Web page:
15% of chromosomal abnormalities found in spontaneous abortions are 45, X
Define Sex (4 ways)
Genetic sex=presence or absence of Y chromosome (usually) or fragment of Y
Gonadal sex=histologic charactertistic of gonads
Ductal sex=presence of derivatives of mullerian (female) or wolffian (male) ducts
Phenotypic or genital sex=appearance of external genitalia
sexual ambiguity=disagreement among these four definitions of the sex of an individual
Hermaphrodite definitions
True hermaphrodite=presence of ovarian and testicular tissue (based on gonadal sex). Very rare. Karyotype is 46, XX in 50% others are usually 46,XX/46,XY mosaic
Pseudohermaphrodite=disagreement between phenotypic and gonadal sex
Female pseudohermaphrodite=ovaries with male external genitalia. genetic sex=XX. develop ovaries and internal genitalia is normal. External genitalia are virilized because of excessive exposure to androgenic steroids during early gestation. Most common cause (source of androgens) is congenital adrenal hyperplasia (autosomal recessive), which involves defects in cortisol synthesis leading to excessive androgen synthesis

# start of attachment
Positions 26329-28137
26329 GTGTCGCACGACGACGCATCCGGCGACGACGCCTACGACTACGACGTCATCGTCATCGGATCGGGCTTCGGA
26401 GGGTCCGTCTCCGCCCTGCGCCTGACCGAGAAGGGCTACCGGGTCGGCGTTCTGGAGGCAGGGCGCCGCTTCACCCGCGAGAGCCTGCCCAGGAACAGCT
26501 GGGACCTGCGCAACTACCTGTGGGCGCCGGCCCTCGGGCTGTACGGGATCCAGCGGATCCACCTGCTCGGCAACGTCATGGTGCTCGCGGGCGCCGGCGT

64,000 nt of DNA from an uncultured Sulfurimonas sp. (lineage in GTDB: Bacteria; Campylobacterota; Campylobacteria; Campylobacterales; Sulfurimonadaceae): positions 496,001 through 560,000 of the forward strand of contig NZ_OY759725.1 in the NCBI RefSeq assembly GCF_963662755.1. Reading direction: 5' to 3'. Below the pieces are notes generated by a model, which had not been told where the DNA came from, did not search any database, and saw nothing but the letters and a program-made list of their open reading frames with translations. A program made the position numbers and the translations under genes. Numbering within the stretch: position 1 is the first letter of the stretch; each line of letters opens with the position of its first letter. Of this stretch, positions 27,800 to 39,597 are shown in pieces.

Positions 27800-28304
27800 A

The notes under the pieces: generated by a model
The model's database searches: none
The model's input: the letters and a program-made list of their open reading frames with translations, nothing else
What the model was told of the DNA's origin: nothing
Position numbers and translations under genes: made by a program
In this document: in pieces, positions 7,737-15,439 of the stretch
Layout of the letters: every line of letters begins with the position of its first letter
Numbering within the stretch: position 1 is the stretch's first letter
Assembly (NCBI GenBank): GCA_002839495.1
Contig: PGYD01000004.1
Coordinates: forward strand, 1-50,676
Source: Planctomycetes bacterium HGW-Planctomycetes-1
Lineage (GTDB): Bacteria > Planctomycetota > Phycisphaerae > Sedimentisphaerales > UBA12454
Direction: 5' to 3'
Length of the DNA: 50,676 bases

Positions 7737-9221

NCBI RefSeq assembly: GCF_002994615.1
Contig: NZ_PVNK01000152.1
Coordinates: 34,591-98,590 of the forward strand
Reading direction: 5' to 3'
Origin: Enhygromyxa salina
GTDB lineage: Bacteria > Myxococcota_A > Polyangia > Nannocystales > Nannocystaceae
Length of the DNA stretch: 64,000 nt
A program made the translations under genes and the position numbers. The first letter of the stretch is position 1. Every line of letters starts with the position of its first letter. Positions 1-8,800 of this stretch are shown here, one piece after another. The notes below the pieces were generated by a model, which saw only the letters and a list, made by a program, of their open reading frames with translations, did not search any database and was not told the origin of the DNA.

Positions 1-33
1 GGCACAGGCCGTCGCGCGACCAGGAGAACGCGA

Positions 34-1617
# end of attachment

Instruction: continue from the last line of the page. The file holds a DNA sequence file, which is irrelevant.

Male pseudohermaphrodite=testicular tissue but female genitalia. Genetic sex is male; gonadal sex is male; genital ducts or external genitalia are incompletely differentiated along male phenotype; external genitalia are ambigusous or completely female.
Many causes with common feature of defective virilization, usually from defects in androgen synthesis and/or action (e.g., complete androgen insensitvity syndrome (testicular feminization) from mutated androgen receptor (X-linked recessive))
Fragile X--clinical
Common cause of familial mental retardation
Second most common genetic cause of mental retardation (after down syndrome)
broad forehead, elongated face, large prominent ears, strabismus, highly arches palate, hyperextensible joints, hand calluses, pectus excavatum, mitral valve prolapse, ENLARGED TESTICLES, hypotonia, soft, fleshy skin, flat feet, seizures